Proper nutrition for treating ADHD symptoms and related disorders has not been sufficiently emphasized by the medical community. However, the brain, representing 2% of our body weight and demanding “25% of our total body glucose use” (ADDResources.org), requires proper dietary components in order to perform optimally.
Glucose shortages, as well as shortages of certain vitamins and minerals, have dire consequences for both executive and non-executive brain functions — from decision-making, attention, and judgment to sensory processing and task performance. People diagnosed with ADHD should pay particular attention, as a well-rounded diet can help ease ADHD symptoms and have a huge positive impact on cognitive and behavioral functioning.
“There is good emerging evidence that aspects of diet can indeed affect ADHD. It is likely that multiple factors may be at play in regards to environmental exposures and ADHD, and dietary exposure effects may be multifactorial as well. Recommendations that combine what is known about diet and ADHD deserve renewed consideration” (Psychiatric Times).
In general, you want to find foods that are low in simple carbohydrates and sugars (not french fries and candy), or low on the Glycemic Index (GI), but are high in protein, fiber, vitamins, minerals, and Omega-3 Fatty Acids (WebMD). Low Gi foods break down sugar steadily, helping those with ADHD improve their mental acuity and concentration.
Meanwhile, “Fats make up 60 percent of the brain and of the nerves that run every system in the body,” says William Sears, M.D., an associate clinical professor of pediatrics at UC Irvine, School of Medicine. “The better the fat in the diet, the better the brain will function” (Additude Magazine).
Here is the breakdown of ADHD-friendly food categories.
- Lean meats: lean beef, pork, poultry, and eggs. Lean proteins are used by the body to make neurotransmitters, which help brain cells communicate with each other, thereby jump-starting and sustaining the mind. (Additude Magazine; ADD Resources)
- Legumes: nuts (e.g., almonds, walnuts, and cashews), pumpkin seeds, soybeans, kidney beans, and lentils — these have the lowest glycemic index of any food, but still offer benefits from protein and fat.
- Fruits: Grapefruit, apples, cherries, oranges, and grapes.
- Vegetables: Especially those containing Alpha lipoic acid, vitamin E, and antioxidants, all found abundantly in green leafy vegetables. Vegetables help maintain or improve cognitive function (National Center for Biotechnology Information).
- Whole grains (complex carbohydrates): The fiber found in whole grains helps prevent blood-sugar level peaks and valleys, helping to increase attention and prevent fatigue. Oatmeal, bran, higher-fiber cereals, brown rice, and whole-wheat pastas — all are low glycemic index foods. (Additude Magazine).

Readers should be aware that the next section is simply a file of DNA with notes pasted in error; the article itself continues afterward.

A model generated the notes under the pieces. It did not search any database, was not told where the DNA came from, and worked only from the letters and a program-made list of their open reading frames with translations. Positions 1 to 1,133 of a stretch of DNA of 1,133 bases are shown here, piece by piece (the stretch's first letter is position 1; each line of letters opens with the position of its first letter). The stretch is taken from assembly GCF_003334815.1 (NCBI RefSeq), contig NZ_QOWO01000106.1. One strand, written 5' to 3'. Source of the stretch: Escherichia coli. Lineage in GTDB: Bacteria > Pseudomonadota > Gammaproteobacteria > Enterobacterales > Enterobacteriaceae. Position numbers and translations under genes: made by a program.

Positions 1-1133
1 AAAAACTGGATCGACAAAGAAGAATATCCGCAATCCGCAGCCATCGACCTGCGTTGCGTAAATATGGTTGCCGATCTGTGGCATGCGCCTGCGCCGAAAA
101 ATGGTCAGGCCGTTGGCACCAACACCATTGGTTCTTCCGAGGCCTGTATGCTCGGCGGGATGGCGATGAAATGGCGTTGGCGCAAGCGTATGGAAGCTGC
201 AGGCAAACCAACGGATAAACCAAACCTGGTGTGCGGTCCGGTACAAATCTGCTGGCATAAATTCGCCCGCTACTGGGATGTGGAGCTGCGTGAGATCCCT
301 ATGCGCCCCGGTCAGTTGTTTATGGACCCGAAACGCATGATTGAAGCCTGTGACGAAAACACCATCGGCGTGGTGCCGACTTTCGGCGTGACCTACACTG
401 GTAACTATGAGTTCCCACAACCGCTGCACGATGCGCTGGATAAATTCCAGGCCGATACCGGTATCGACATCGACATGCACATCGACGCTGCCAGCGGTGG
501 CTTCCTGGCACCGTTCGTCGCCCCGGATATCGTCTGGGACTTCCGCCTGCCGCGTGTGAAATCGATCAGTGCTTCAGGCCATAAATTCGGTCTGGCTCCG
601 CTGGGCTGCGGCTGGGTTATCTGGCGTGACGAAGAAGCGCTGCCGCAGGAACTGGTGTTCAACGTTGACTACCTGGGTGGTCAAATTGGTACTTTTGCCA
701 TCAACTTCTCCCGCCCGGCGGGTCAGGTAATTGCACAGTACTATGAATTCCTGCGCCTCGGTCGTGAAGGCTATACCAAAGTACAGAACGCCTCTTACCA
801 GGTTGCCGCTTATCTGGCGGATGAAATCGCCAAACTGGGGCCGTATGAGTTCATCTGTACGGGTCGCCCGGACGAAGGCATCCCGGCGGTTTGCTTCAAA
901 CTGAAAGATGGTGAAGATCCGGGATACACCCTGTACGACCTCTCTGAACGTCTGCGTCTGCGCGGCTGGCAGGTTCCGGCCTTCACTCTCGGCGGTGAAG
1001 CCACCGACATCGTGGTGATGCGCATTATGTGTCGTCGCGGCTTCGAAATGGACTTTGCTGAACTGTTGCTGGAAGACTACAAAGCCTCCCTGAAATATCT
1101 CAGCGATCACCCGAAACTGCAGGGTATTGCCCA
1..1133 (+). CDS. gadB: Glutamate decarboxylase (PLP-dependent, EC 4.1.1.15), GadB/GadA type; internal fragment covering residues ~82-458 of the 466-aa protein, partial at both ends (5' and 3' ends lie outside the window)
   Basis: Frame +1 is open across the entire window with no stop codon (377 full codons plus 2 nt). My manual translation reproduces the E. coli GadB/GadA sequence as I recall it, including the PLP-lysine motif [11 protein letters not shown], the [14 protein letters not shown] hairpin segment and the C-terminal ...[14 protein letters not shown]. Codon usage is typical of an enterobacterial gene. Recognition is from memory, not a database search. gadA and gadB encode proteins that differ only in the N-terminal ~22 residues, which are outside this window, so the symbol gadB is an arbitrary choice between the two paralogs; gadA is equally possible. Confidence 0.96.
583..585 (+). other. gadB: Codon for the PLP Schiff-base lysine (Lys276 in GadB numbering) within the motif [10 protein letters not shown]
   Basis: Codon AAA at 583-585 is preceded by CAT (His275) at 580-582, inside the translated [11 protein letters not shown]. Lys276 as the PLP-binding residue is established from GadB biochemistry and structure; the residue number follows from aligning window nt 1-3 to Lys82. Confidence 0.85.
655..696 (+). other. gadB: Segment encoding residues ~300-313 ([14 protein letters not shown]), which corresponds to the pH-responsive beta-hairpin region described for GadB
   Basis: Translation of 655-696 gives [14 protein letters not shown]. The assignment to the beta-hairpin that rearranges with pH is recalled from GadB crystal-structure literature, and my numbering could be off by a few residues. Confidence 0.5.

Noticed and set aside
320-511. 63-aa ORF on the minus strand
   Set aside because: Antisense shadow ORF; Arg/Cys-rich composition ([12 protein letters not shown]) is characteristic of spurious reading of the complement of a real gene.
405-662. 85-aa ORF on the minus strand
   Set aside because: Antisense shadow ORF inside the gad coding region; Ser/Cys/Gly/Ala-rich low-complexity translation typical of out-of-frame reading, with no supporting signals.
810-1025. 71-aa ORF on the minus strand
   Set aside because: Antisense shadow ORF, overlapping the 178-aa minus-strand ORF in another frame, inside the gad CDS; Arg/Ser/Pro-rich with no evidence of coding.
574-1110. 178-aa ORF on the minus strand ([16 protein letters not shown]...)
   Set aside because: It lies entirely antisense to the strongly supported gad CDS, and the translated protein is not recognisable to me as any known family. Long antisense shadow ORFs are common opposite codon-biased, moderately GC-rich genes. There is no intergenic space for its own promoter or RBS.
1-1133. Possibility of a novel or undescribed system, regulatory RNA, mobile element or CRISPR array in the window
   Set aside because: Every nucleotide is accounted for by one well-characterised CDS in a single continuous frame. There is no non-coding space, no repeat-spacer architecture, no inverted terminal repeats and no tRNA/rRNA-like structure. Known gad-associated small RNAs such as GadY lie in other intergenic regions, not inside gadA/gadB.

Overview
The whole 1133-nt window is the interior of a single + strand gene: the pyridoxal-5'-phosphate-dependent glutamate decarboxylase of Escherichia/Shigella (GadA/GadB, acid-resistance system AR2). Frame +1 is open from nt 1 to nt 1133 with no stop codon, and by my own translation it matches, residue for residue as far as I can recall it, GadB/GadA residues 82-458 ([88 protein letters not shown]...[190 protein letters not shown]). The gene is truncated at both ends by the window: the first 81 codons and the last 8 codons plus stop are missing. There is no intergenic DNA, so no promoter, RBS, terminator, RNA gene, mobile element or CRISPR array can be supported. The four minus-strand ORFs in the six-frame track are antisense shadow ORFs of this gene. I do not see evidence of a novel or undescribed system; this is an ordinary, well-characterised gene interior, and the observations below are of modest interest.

- Omega-3 Fatty Acids: These healthy fats can be found in cold-water white fish such as tuna, salmon, and sardines. Because many kids don’t like to eat fish, you might consider finding fish oil to supplement the diets of kids with ADHD. Omega-3’s can also be found in flax seeds, chia seeds, walnuts, Brazil nuts, olive and canola oils.
- Vitamin C: is required by the brain to make neurotransmitters — keeping brain cell communication flowing (Additude Magazine).
- Vitamin D: likely helps with cognitive and emotional functioning (Psychiatric Times) and counteracts numerous maladies, from rickets to depression (MedLine Plus).
- Zinc, iron, B vitamins, and magnesium: broadly, low levels of these important minerals are associated with insufficient dopamine levels or the regulation thereof, as well as inattention, cognitive deficits, and feelings of calmness — symptoms all pronounced in people with ADHD (Additude Magazine / Additude Magazine ; Psychiatric Times; ).
- Picamilon: contains B-vitamin niacin, improves brain blood flow, and has mild stimulative effects.
ADHD Friendly Diet
Introducing supplements and herbs should be done with caution and with the advice of your medical doctor.
Eating the proper foods is something that benefits you regardless of your health disposition. In fact, parting from the days of the “food pyramid,” experts in the field of nutrition now recommend that we fill half our plates with fruits and vegetables, one fourth with a protein, and the remaining fourth with a carbohydrate that is rich in fiber (Additude Magazine).
Doing so should not only help you treatment symptoms of ADHD, but contribute to an overall healthier lifestyle.
Image courtesy of Alli Miller RD